Stand up for ‘one person, one vote’

People wait outside the U.S. Supreme Court in 2013 to listen to arguments in a case in which justices invalidated a key provision in the 1965 Voting Rights Act.
People wait outside the U.S. Supreme Court in 2013 to listen to arguments in a case in which justices invalidated a key provision in the 1965 Voting Rights Act. Associated Press file

For a half century, “one person, one vote” has been the law of the land, a bedrock principle of our democracy.

Now, the same conservative majority on the U.S. Supreme Court that gutted the 1965 Voting Rights Act two years ago is taking up a case that could rip equal representation to shreds as well.

To the surprise of many legal experts, the high court agreed last week to hear arguments this fall on whether election districts should continue to be drawn by using overall population, or whether only citizens eligible to vote should be counted.

Justices need to remember: We elect people to represent everyone who resides in their district, no matter their age or ethnic background, station in life, political views – or whether he or she is a citizen.

We have to remember how unfair political representation was before the landmark 1964 ruling in which the Supreme Court adopted “one person, one vote.” At the time, many state legislatures favored less populated rural areas. In California, there was one state senator for 6 million residents of Los Angeles County – and one senator for 14,000 people in the smallest rural county.

The potential impact of changing “one person, one vote” is staggering, especially in California, Texas and other states with large numbers of noncitizens.

At the least, a ruling that districts must have an equal number of eligible voters could drastically change California’s political map for local and legislative seats, particularly in parts of the Central Valley and Southern California. Districts with large numbers of noncitizens – legal and illegal immigrants – could be combined.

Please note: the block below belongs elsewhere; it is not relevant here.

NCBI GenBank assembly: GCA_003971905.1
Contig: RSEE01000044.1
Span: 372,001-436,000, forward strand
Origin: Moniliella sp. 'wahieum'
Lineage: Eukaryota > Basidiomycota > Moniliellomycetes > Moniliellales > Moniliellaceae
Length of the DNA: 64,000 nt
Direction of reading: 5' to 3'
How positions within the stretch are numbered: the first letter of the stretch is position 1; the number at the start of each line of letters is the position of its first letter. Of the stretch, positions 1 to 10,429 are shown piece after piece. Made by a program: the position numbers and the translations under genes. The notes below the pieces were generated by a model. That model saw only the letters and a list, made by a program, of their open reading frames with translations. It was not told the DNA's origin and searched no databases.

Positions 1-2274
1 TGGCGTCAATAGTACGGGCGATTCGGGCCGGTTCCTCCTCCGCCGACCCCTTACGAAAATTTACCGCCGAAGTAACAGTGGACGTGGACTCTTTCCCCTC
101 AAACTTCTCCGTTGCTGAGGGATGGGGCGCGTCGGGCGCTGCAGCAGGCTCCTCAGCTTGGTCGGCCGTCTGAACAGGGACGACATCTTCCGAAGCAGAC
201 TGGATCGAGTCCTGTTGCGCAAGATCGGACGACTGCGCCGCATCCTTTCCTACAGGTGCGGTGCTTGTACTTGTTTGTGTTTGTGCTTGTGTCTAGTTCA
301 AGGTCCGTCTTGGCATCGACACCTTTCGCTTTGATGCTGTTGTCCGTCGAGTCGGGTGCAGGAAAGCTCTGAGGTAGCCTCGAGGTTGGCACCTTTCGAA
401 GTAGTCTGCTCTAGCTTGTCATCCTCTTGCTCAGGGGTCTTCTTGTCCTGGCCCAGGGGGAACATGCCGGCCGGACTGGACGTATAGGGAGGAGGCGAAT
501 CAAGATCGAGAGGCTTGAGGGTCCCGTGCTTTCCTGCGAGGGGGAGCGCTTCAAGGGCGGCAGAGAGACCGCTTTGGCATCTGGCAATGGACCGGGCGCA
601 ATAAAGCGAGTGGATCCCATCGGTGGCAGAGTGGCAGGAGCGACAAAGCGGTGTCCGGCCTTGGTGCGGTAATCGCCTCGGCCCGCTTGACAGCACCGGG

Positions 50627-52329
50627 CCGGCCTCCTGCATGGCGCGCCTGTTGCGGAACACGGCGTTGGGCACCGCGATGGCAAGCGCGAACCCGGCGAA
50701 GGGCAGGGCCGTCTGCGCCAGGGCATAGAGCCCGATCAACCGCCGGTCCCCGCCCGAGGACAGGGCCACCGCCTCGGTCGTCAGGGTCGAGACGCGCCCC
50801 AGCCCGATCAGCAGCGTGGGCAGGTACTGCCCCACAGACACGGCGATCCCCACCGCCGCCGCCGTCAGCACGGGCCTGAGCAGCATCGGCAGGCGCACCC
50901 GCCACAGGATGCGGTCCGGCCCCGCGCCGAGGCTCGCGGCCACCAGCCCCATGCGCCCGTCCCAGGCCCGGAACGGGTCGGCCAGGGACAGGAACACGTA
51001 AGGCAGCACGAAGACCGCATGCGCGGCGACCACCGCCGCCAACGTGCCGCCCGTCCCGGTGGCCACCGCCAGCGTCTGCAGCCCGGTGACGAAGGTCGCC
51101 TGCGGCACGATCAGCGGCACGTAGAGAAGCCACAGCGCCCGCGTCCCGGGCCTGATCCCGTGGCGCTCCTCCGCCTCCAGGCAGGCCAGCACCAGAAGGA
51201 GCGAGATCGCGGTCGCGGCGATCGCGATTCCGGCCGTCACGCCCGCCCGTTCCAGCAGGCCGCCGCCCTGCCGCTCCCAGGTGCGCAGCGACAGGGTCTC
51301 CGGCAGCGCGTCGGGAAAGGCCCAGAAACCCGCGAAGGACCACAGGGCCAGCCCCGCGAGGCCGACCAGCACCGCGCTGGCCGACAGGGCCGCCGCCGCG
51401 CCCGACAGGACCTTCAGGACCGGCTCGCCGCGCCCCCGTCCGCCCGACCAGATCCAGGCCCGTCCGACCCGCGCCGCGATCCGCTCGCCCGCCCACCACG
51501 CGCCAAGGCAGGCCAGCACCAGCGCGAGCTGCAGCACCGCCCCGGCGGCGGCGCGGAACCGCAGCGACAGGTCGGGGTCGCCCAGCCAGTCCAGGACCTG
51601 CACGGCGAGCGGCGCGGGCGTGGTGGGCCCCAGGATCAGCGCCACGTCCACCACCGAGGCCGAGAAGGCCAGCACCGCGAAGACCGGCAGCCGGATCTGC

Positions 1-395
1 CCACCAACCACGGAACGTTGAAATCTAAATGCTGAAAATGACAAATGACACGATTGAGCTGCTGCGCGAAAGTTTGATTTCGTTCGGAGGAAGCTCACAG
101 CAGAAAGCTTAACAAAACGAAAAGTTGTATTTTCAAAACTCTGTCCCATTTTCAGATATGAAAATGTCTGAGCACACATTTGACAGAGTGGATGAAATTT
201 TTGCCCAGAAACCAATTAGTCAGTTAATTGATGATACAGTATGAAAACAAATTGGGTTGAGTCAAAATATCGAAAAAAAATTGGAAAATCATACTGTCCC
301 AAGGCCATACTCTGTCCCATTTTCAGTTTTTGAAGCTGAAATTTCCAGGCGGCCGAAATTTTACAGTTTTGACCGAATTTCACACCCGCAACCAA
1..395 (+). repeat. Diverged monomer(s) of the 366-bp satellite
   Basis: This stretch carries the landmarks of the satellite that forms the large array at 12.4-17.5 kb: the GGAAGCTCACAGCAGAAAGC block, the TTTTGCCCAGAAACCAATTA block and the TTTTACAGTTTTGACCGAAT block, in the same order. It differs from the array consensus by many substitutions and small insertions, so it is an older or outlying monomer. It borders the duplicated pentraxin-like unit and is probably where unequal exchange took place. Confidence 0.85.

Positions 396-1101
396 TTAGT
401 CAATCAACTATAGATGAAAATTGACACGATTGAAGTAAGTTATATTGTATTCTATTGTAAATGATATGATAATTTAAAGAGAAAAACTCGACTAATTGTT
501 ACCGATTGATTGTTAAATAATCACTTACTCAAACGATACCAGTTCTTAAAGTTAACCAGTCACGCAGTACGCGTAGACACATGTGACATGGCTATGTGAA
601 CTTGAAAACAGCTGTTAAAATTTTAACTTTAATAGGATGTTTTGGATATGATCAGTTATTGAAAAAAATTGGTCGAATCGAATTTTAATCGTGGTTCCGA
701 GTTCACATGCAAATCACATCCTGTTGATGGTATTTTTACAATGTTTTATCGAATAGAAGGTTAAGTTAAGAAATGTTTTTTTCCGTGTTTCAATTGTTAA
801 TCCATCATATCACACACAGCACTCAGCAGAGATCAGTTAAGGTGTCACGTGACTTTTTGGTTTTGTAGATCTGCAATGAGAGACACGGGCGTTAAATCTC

Political analysts say that could decrease the number of districts likely to elect Latinos. It would also shift power to wealthier suburbs, where fewer immigrants can afford to live, and to Northern California, where there are fewer noncitizens.

If the high court decides to extend a ruling to congressional districts, California could lose clout in Washington, D.C. If noncitizens are taken out of the equation for reapportionment following the 2020 census, the size of California’s delegation would not match its population. Political consultant Paul Mitchell estimates that California could lose six of its 53 House seats. Across the nation, rural Republicans could gain power at the expense of urban Democrats.

Conservative activists in Texas seeking the change argue that the right to an equal vote is being violated because some districts have far more citizens of voting age than others.

But their background betrays their real motives. The primary plaintiff in the case is a county GOP chairwoman. The lawyer is Edward Blum, who also challenged the Voting Rights Act and won before the high court.

After the 2010 census, GOP-controlled legislatures in several states, including Texas, gerrymandered congressional districts to favor Republicans. Leading up to the 2012 election, Republican governors and lawmakers in several states, again including Texas, pushed through voter ID laws, purged voter lists and restricted voting hours – all to suppress turnout among Democratic-leaning minorities.

The U.S. Supreme Court wouldn’t really take part in a highly partisan strategy. Would it?